Geobear was contracted to provide ground stabilisation and slab lifting to the floor of a Church in Manchester, UK.
St Anne’s Church in Haughton, Greater Manchester, is a Grade I Listed Building. The foundation stone was laid on the 1st September 1880 and the church was finally completed on the 29th July 1882. The floor of the church had recently begun to sink and a solution was needed to stabilise the subgrade without causing any damage to the listed building.
Following a successful tender process, Restoration Projects Ltd appointed Geobear to carry out stabilisation and ground improvement works as part of a wider scheme.
A site investigation revealed that It was probable that the floor level within the church at the West end was cast onto made ground that was used to raise the floor level. The loose nature of the fill material suggested that any vibration caused during construction works or heavy traffic, could cause the soil to compact. The conclusion was that vibrations from works at the nearby M67 had caused the floor slab to settle.
When working on listed buildings, the chosen solution has to be carefully selected to minimise structural risk to the building. In this case a break out and reconstruction was not feasible due to the age and use of the site. An excavation scheme would have to be highly sensitive and would take many weeks to complete.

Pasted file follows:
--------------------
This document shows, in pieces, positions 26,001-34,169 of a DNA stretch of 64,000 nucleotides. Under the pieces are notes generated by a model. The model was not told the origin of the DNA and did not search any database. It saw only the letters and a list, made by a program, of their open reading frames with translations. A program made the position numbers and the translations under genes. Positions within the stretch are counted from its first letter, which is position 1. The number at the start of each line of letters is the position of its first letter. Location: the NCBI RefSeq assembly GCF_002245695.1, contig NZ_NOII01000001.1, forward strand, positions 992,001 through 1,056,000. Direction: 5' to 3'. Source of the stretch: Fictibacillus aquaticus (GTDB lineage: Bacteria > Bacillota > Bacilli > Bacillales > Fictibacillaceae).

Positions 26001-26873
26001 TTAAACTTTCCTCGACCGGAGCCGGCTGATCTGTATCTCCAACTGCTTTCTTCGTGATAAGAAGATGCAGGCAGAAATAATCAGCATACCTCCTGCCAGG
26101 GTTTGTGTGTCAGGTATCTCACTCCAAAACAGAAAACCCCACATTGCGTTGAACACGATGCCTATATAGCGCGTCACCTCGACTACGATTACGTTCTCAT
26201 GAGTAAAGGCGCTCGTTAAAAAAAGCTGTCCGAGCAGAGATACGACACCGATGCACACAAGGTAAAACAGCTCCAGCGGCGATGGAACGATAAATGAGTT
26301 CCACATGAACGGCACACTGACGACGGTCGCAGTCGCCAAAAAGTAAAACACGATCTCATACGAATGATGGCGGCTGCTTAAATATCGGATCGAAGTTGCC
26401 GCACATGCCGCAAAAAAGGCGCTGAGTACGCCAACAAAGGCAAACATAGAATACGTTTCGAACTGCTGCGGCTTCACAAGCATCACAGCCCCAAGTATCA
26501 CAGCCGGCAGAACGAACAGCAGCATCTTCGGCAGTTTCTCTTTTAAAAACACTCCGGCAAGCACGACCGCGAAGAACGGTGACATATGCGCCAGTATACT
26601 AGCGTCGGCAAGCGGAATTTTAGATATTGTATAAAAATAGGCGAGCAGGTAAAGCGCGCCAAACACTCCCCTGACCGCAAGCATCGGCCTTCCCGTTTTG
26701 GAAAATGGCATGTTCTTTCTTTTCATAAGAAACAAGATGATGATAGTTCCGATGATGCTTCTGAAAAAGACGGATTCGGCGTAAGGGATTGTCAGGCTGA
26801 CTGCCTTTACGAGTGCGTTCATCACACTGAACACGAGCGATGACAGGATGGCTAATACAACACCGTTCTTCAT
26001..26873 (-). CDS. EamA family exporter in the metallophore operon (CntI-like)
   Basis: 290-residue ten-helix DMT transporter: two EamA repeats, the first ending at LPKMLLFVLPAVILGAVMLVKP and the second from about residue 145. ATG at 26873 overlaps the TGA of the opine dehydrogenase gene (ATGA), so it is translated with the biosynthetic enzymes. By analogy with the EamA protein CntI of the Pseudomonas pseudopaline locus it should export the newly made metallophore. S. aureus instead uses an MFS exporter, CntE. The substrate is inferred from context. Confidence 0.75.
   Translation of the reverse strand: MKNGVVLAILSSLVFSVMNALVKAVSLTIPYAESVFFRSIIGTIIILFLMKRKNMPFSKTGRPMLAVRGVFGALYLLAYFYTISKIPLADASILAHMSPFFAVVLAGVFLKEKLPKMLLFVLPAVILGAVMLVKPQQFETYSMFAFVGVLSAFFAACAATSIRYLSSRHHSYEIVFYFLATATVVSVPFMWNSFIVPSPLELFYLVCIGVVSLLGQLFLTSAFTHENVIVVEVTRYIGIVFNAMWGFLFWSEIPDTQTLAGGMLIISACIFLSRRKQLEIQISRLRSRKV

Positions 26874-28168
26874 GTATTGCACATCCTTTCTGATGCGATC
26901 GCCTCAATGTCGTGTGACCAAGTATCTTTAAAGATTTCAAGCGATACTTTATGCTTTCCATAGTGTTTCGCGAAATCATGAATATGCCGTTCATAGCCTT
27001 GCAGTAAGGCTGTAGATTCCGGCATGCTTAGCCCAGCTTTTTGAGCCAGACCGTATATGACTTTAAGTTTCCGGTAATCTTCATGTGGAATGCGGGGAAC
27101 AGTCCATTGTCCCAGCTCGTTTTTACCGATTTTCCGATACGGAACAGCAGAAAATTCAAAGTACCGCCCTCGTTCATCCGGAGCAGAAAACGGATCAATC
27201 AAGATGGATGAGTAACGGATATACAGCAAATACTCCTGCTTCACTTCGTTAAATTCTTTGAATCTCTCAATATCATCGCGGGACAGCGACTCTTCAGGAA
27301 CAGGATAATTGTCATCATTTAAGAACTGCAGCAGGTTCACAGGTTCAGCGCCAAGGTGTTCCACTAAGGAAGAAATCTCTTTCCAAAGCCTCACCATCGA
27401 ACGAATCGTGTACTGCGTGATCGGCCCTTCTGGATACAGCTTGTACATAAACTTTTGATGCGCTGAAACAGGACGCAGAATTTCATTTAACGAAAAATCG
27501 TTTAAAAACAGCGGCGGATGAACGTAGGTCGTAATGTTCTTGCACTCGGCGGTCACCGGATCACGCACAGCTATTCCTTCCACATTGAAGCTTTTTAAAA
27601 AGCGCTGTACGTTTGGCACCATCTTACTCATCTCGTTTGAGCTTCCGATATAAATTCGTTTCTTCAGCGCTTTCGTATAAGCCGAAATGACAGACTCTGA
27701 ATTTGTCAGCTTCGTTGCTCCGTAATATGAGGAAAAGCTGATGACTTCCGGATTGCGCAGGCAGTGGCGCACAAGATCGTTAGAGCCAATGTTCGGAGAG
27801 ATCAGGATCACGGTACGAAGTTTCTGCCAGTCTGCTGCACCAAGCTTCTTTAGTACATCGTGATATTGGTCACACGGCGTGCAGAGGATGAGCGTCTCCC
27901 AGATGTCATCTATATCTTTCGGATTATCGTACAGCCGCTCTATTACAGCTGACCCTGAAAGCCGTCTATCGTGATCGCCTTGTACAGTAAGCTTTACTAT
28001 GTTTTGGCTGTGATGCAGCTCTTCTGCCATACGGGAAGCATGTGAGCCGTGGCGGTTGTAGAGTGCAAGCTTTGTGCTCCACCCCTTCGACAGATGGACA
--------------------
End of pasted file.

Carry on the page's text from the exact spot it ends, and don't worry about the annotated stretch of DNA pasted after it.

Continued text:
Geoebar was selected to deliver the stabilisation and lifting works due to the non-disruptive methods. The solution involves the injections of resin beneath the floor slab using 16mm drilled holes and the process requires no excavation or major works other than removal of the parquet flooring.
Our solution was to inject our specially developed geopolymer through the existing slab at 1.0 m centres across the 76 sqm floor slab. We injected material at three vertical placements at each point, across a total of 66 points over the floor.
Prior to the Geobear works starting, the existing flooring was lifted and we completed dynamic cone penetrometer testing at four locations to record the ground strength; post works we conduct further tests to verify we have achieved an improvement in ground strength.
The first step in the works was to drill the points as per the design drawing and subsequently insert the injection tubes. We insert the injection tubes to a depth of 2 metres and complete three injections via each tube. Once the injections are completed we cut off the tubes and fill the hole with a grout. The main contractor could then replace the flooring and pews.
The Geobear work was completed in four days and the post test DCP illustrated a blow count improvement of many multiples (see chart 1) to verify the sub base was completely stabilised.